|For Immediate Release|
Nov. 19, 2011
|Contact: Karla Marshall, (540) 722-6263
|The Tarnak River bridge bypass, completed in November undergoes its first test as rainwater rushes over the bypass and into the downstream stilling basin. (USACE Photo)|
KANDAHAR AIRFIELD, Afghanistan — Recent rains in the Kandahar area served as a test for the newly completed Tarnak River bridge bypass in mid-November.
The $915, 656 bypass was constructed using Commander’s Emergency Response Program funds, which allows commanders to respond to urgent humanitarian relief and reconstruction requirements that will benefit the local population.
“This is an important project,” said Keith Jones, the project engineer. “In the past, people detoured the bridge on the river bed. This bypass gives them a safer way to circumvent the bridge and will help maintain traffic flow along highway 4 during the rainy season or in the event the two-lane bridge is impassable.”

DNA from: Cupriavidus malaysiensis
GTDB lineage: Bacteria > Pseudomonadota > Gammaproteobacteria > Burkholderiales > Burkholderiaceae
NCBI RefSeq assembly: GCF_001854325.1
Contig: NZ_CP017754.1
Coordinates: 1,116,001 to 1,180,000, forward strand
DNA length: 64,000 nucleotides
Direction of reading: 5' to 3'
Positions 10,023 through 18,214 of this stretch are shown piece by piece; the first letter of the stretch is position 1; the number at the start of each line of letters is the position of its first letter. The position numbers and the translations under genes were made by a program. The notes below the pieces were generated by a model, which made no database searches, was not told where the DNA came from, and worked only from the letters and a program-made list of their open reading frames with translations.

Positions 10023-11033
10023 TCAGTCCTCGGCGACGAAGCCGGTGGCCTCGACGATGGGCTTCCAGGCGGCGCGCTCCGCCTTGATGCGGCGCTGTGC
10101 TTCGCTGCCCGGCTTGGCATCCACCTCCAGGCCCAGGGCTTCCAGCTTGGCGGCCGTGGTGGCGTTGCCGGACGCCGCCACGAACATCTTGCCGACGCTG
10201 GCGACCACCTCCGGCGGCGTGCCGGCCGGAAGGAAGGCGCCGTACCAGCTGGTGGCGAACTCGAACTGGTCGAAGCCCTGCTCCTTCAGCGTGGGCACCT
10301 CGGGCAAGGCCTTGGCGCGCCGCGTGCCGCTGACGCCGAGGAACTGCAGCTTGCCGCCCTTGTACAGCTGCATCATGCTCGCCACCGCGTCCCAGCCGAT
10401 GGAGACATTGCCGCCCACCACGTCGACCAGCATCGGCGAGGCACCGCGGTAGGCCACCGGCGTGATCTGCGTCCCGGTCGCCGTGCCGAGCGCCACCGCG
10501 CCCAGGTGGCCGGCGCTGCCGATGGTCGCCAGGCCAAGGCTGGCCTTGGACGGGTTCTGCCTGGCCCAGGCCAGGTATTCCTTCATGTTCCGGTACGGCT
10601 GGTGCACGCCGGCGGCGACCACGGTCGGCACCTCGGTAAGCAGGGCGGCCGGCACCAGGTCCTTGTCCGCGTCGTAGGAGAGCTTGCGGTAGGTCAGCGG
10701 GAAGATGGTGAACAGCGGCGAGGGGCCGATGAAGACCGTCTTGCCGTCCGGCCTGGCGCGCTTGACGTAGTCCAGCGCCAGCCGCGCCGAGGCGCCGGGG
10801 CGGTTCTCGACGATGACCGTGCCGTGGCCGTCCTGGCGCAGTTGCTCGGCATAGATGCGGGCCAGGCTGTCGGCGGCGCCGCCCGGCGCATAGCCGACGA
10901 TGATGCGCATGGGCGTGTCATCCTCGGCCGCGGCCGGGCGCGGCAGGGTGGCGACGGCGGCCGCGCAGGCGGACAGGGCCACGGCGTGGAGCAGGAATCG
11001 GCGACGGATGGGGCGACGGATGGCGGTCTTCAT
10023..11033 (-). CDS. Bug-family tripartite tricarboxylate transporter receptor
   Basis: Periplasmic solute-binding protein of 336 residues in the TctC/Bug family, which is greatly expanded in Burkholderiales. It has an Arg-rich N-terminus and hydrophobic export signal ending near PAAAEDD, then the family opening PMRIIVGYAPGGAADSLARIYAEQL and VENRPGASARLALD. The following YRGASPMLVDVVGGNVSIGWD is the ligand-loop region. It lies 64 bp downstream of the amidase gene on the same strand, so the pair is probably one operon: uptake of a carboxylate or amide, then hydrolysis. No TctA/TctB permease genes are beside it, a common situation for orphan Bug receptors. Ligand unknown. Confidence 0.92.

Although the bypass is substantially complete, the contractor, Afghan Builders Consortium, still has a few outstanding issues to resolve, like joint sealing and roadway marking. “The rains last week gave us a good opportunity to see how well the bypass will stand up to flood flow,” said Jones. “Now we know the project will function as envisioned and travel will not be interrupted.”
USACE’s Afghanistan Engineer District-South provides design and construction services throughout southern Afghanistan to support the International Security Assistance Force and U.S. Forces-Afghanistan. The work is carried out in Regional Commands South, Southwest and West with the goal of achieving counterinsurgency effects and bolstering the Afghan Government’s services to its people.
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